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But, this being so, does the description of Jesus in the Fourth Gospel embody no genuinely human characteristics? It is significant that even those who still place this Gospel on a higher level than the other three would rather the picture of Jesus were not so like a God as it is in the description we have just given, following faithfully the real idea of the author But of all that they can point to, the only thing which is at all worthy of consideration is found in the words (xi. 35), “Jesus wept”—the occasion being when he came near to the grave of Lazarus. And the idea that we have here an instance of real human emotion on the part of Jesus seems, further, to be confirmed expressly by the following words: “The Jews therefore said, ‘Behold how he loved him.’” But this of itself is necessarily startling. We shall very soon (p. 44 f.) have to explain that what the Jews say in reply to a declaration by Jesus is in the Fourth Gospel regularly based upon a misunderstanding. But, further, the author has taken care to make it clear to every one who is at pains to understand him that the words of the Jews are shown by the context of the passage itself to be a misunderstanding. Before this it has been said (xi. 33): “When Jesus therefore saw Mary weeping, and the Jews also weeping which came with her, he groaned in the spirit and was troubled.” After the words 31of the Jews, “Behold, how he loved him,” we are told further, “But some of them said, ‘Could not this man, which opened the eyes of him that was blind, have caused that this man also should not die?’” Jesus, again groaning in his spirit, now goes to the grave. Why did he groan in this way? Now this second time we are clearly told, it was because the Jews who are here speaking did not think that his power to raise Lazarus was to be regarded as something which he possessed quite as a matter of course. But why should he have groaned the first time? Surely because of something of the same nature, that is to say, simply because Mary and the Jews wept instead of confidently expecting that the dead man would be raised by Jesus. And when we are told, in the interval, that he wept, it should not really be so difficult to see that his tears were not on account of the loss of his friend and the mourning of Lazarus’ kinsfolk—he knew well enough that at the next moment both would be obliterated by the raising of Lazarus—but simply because they did not believe in his power to work miracles.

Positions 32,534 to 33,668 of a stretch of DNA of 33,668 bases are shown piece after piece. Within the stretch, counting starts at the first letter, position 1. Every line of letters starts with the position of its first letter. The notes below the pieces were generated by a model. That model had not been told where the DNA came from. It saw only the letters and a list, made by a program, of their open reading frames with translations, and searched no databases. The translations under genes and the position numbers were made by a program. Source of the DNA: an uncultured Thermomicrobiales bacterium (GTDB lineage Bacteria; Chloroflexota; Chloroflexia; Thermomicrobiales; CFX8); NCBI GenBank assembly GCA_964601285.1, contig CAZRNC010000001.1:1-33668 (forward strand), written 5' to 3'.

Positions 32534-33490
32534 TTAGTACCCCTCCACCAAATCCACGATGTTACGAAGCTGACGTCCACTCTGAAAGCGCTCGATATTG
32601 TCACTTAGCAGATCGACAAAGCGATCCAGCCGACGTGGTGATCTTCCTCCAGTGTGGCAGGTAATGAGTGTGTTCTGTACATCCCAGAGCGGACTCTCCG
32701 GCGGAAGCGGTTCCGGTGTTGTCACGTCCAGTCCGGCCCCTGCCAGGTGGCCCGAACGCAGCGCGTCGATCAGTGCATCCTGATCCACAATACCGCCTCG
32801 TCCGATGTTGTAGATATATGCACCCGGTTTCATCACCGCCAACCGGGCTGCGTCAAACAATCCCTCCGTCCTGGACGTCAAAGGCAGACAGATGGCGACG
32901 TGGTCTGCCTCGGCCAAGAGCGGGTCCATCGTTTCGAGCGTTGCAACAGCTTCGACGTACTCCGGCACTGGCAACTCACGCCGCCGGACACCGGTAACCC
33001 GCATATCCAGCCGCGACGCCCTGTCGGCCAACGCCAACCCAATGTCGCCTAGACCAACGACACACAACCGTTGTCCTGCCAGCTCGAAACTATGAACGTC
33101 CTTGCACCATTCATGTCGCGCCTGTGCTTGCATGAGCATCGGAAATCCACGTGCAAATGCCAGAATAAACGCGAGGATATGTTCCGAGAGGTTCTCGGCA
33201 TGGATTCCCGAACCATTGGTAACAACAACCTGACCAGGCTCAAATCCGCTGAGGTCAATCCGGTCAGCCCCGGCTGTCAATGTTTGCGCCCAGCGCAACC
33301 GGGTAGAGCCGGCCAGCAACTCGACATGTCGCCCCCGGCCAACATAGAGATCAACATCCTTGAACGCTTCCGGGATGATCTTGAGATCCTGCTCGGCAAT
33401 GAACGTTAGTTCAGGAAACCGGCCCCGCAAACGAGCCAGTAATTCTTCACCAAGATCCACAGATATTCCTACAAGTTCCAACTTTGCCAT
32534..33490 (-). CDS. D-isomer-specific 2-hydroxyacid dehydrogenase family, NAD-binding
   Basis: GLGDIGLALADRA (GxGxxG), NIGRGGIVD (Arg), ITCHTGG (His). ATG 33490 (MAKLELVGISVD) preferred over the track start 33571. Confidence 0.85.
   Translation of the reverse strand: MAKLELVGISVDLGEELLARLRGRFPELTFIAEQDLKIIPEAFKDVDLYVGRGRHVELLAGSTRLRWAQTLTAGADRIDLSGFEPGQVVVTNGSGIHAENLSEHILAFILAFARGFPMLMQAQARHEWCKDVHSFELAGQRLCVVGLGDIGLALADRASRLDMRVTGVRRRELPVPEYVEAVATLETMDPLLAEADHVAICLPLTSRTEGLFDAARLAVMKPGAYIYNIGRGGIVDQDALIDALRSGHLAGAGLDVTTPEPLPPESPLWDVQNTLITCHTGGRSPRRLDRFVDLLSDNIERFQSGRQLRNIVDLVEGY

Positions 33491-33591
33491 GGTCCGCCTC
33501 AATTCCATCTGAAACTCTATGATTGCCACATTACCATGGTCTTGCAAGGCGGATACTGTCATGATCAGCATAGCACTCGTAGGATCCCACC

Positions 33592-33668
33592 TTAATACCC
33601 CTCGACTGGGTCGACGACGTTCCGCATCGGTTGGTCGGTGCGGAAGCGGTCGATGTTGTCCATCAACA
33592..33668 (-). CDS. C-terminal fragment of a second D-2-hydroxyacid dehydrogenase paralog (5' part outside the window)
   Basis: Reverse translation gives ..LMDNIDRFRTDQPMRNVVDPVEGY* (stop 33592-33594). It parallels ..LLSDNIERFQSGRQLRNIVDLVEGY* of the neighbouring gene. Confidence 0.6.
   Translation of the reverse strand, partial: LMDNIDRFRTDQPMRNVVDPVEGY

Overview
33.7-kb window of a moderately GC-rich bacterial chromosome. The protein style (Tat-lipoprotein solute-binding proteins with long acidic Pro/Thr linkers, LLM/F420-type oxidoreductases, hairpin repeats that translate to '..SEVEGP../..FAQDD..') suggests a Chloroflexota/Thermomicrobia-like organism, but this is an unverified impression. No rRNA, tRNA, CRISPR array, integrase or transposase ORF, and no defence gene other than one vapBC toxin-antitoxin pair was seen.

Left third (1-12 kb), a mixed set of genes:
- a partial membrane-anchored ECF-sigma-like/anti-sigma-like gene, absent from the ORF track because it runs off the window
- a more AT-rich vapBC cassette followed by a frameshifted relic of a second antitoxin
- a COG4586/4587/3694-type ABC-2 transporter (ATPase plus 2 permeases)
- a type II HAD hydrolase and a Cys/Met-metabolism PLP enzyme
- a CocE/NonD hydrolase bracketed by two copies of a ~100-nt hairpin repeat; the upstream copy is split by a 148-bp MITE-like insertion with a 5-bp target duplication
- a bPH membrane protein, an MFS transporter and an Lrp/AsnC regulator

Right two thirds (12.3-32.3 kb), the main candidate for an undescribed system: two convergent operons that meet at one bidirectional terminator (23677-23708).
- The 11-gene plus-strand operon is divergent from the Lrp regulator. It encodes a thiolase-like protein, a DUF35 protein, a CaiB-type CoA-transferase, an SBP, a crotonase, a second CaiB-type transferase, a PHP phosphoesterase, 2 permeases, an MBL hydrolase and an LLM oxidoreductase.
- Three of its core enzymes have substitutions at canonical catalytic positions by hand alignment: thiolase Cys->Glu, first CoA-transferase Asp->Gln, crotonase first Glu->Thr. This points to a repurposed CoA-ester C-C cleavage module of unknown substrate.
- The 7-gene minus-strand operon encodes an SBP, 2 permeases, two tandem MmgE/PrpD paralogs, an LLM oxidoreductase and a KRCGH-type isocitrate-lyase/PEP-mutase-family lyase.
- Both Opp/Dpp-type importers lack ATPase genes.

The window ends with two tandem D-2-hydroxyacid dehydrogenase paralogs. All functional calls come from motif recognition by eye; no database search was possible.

Or if this cannot really be seen here, can it not be recognised even at the beginning of the narrative? If we were to read it aloud simply as far as the words in xi. 5 f., “Now Jesus loved Martha and her sister, and Lazarus. When therefore he heard that he was sick,” certainly every listener would expect us to proceed, “then he went to him immediately.” Instead of this we actually find the words, “he abode at that time two days in the place where he was.” Why? Unless we are willing to believe that he feared the snares of the Jews, against which his disciples warn him in xi. 8 two days later—he himself refusing to take warning—we can only say that this delay was to all appearances due to an indifference or inhumanity which is 32superior to all genuinely human feeling. But it would be quite unfair to make his conduct a subject of moral criticism. The author of the Gospel has taken care to show that we may not, as a matter of fact, expect to find any genuinely human feeling in the Jesus of his story. After two days have passed, Jesus says to his disciples openly (xi. 14 f.): “Lazarus is dead; and I am glad for your sakes that I was not there, to the intent ye may believe.” In what? This we have been told already, in xi. 4, where Jesus receives news of the illness of Lazarus: “This sickness is not unto death, but for the glory of God, that the Son of God may be glorified thereby.”

The words at the beginning of this sentence mean, not that this sickness will not cause the death of Lazarus, but that it will not lead to his remaining dead, for, as the concluding words show, Jesus knew beforehand that he would raise Lazarus, and that the miracle would serve for his own glorification. And he could only effect this and exceed all other miracles if he allowed the fourth day to come before he arrived at the sepulchre, since only then could any return to life be considered out of the question (see p. 19). Here then we have the real reason why he delayed his journey for two days.

In this case we can prove something more. Since the journey to Bethany takes at most two days, and Jesus did not arrive there until the fourth day after Lazarus’ death, Lazarus was already dead by the time the messengers reached Jesus, and the Fourth Gospel presupposes that Jesus already knew this, by means of course of that omni science with which it supposes him to be endowed. The sorrow of the sisters, their longing for a word of comfort, their anxious waiting for one who might have arrived long ago—all this is nothing to him; he is only concerned about 33the miracle and his own glorification. Here we can see whether the Jesus of the Fourth Gospel has any human characteristics.

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